May 24, 2008

The Tutor Dynasty

It's noon on a Sunday and the sun is directly overhead. It's a beautiful day. Green as far as the eye can see stretches in all directions courtesy of a healthy April rainfall and the recent turn to summer temperatures. But at the moment we're staring at the ground, fascinated, as Apostal maneuvers a miraculously simple irrigation project. Apostal is the husband of our Macedonian language tutor, Ratka. She's a teacher at the high school and he's the vice principal. Neither one speaks a word of English.

Like many Macedonians around us, Ratka and Apostal grow a wide assortment of produce in their yard and that's where we are, in the garden watching Apostal water the rows of potatoes. In lieu of a sprinkler or garden hose, he's running a stream of water from the house along the ground via a home-fashioned tube and then simply manipulating the soil to direct this mini stream in all sorts of directions throughout the garden.

All the while he's chatting us up in Macedonian. He's very difficult to understand, so Jillian and I spend most of the "conversation" nodding and chuckling. I'm sure Apostal knows we're not getting much of this, but he's clearly not bothered. So we stand, the three of us, enjoying the sun and watching the soil gobble up the water.

Ratka's disappeared into their small greenhouse to pull us up some greenleaf lettuce. It's called "salata" in Macedonian, which leads me to the inevitable joke each time Ratka hands us a plastic bag full of the fresh goods: "That's a lotta salata." [Tapping the microphone] Is this thing on?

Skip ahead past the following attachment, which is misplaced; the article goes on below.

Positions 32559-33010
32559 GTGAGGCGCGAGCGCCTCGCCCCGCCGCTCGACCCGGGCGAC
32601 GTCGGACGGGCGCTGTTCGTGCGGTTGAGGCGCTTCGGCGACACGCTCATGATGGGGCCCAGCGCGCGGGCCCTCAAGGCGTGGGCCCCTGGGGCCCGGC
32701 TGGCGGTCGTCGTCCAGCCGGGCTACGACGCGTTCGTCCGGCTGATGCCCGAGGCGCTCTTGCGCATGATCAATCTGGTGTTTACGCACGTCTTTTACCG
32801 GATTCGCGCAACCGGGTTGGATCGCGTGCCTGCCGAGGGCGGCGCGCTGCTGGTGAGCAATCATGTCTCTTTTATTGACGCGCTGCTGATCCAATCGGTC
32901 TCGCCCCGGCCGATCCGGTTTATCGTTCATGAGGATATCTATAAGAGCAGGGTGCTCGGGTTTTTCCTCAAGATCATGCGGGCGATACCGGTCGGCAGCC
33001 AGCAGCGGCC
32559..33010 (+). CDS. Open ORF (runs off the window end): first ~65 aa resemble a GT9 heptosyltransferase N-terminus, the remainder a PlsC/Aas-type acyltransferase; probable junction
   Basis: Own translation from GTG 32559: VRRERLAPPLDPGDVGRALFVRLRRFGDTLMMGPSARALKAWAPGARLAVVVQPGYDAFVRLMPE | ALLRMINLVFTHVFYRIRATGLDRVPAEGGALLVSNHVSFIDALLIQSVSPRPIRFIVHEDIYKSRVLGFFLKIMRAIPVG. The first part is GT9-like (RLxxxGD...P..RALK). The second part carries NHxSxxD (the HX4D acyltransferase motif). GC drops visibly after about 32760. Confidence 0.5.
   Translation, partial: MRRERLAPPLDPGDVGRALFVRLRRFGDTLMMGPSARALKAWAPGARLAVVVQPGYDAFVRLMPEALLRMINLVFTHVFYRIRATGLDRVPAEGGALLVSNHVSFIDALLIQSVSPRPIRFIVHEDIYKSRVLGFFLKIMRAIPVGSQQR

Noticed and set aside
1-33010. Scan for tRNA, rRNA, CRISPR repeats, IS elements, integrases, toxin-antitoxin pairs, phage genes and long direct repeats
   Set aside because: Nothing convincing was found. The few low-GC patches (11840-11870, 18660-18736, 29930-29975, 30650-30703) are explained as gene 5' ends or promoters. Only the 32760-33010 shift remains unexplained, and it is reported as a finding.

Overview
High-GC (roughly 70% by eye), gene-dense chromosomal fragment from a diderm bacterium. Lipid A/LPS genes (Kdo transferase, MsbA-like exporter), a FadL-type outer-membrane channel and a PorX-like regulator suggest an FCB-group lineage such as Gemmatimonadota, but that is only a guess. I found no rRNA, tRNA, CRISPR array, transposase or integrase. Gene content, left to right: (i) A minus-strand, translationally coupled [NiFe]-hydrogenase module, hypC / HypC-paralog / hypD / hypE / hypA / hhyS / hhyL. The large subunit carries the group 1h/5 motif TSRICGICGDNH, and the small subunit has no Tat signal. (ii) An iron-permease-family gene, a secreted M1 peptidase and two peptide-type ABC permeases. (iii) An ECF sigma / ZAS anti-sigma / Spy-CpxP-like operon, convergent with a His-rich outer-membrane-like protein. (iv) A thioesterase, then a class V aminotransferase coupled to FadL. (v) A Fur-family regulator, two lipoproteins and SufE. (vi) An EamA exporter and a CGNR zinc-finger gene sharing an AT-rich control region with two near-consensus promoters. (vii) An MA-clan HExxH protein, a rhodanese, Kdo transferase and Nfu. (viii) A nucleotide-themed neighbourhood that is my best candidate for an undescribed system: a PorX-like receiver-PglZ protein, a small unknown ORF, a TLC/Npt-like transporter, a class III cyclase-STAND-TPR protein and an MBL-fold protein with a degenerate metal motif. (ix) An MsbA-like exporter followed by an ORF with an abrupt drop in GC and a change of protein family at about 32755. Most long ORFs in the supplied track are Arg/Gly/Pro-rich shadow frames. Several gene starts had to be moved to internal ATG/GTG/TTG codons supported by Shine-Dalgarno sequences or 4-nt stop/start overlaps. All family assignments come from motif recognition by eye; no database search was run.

We come here twice a week for lessons. No, Ratka doesn't speak any English, but it's not as difficult as our Macedonian friends, colleagues, and students assume. "But...she doesn't speak English," they say, furrowing their eyebrows in confusion. "I mean, how do you communicate?"

Well there's our dictionary. And there's pantomime. And drawing. And, no, Jillian and I aren't ready to take the SAT in Macedonian, but we learned a good deal of basic vocabulary during our Peace Corps training. You'd be amazed how far the verb "to go" can get you when you're really in a pinch.

Ratka's a Macedonian teacher by trade, so there's lots of focus on grammar. I'm not entirely convinced that knowing the imperfective and perfective forms of "to participate" is going to enrich my experience here, but no matter. Visiting our tutor (down the hill, over the bridge, to Ratka's house we go) is becoming more of a social date, especially now that summer has arrived. We look forward to many a "tutoring session" sitting outside, chatting with Ratka, trying Apostal's rakia, and enjoying the comfort of neighbors.

And eating a lotta salata.

1 comment:

Beth said...

I really look forward to your posts. My daughter is going to be there in September as a Peace Corps volunteer and ever since she got her country assignment I have been enjoying reading about your experience. She was a debate champion in high school so your debate experiences are fun for me to read too. Thanks for providing some background for a nervous mom.